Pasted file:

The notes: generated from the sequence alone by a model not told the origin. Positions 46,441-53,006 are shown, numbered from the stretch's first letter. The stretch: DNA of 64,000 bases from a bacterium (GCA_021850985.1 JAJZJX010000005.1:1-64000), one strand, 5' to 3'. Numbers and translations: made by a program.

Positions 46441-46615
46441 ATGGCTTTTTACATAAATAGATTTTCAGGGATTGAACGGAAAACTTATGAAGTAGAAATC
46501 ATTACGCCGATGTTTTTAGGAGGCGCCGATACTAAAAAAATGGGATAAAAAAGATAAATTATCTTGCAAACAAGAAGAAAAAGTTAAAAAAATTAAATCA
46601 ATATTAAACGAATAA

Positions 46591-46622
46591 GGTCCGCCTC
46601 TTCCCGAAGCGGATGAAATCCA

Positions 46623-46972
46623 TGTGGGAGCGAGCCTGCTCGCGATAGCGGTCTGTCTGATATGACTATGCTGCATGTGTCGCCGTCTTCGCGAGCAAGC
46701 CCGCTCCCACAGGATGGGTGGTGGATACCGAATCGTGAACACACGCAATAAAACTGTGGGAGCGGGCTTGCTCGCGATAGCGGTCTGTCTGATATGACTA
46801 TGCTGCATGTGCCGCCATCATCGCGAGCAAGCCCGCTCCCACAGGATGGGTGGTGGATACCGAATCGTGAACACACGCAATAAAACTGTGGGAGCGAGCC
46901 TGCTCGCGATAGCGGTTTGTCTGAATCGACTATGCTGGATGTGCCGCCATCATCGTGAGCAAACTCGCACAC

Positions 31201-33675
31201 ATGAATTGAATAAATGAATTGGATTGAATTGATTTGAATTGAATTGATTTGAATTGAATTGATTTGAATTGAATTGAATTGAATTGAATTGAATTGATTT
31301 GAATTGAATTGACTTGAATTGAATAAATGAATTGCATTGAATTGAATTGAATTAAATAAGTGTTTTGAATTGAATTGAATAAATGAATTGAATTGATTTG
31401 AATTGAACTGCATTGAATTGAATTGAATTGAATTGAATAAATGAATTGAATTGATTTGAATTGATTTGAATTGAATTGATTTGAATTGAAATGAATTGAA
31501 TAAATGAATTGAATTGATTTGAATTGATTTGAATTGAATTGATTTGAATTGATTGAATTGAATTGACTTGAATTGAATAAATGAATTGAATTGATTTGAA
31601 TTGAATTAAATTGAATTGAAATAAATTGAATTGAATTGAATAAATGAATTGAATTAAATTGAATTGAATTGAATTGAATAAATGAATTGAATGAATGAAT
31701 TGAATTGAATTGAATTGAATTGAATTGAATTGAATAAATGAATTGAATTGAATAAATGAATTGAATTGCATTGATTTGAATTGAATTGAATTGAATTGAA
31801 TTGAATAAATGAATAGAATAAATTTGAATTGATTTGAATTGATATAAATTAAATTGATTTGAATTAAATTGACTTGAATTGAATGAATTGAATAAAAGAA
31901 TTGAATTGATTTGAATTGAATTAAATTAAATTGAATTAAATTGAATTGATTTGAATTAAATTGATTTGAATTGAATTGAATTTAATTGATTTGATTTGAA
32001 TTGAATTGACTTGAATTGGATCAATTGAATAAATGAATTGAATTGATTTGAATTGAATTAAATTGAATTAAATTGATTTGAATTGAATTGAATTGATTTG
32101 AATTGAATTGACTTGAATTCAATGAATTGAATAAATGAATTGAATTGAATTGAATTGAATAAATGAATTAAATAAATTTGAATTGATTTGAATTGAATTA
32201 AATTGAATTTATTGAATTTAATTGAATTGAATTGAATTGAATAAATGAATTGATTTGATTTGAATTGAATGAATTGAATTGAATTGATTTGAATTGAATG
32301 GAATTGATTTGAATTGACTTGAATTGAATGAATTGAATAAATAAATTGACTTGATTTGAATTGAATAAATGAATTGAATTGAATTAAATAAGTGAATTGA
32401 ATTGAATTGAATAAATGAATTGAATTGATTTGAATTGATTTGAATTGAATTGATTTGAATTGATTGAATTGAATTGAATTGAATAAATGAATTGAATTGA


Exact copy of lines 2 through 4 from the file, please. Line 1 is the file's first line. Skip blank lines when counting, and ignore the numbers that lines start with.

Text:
Positions 46441-46615
46441 ATGGCTTTTTACATAAATAGATTTTCAGGGATTGAACGGAAAACTTATGAAGTAGAAATC
46501 ATTACGCCGATGTTTTTAGGAGGCGCCGATACTAAAAAAATGGGATAAAAAAGATAAATTATCTTGCAAACAAGAAGAAAAAGTTAAAAAAATTAAATCA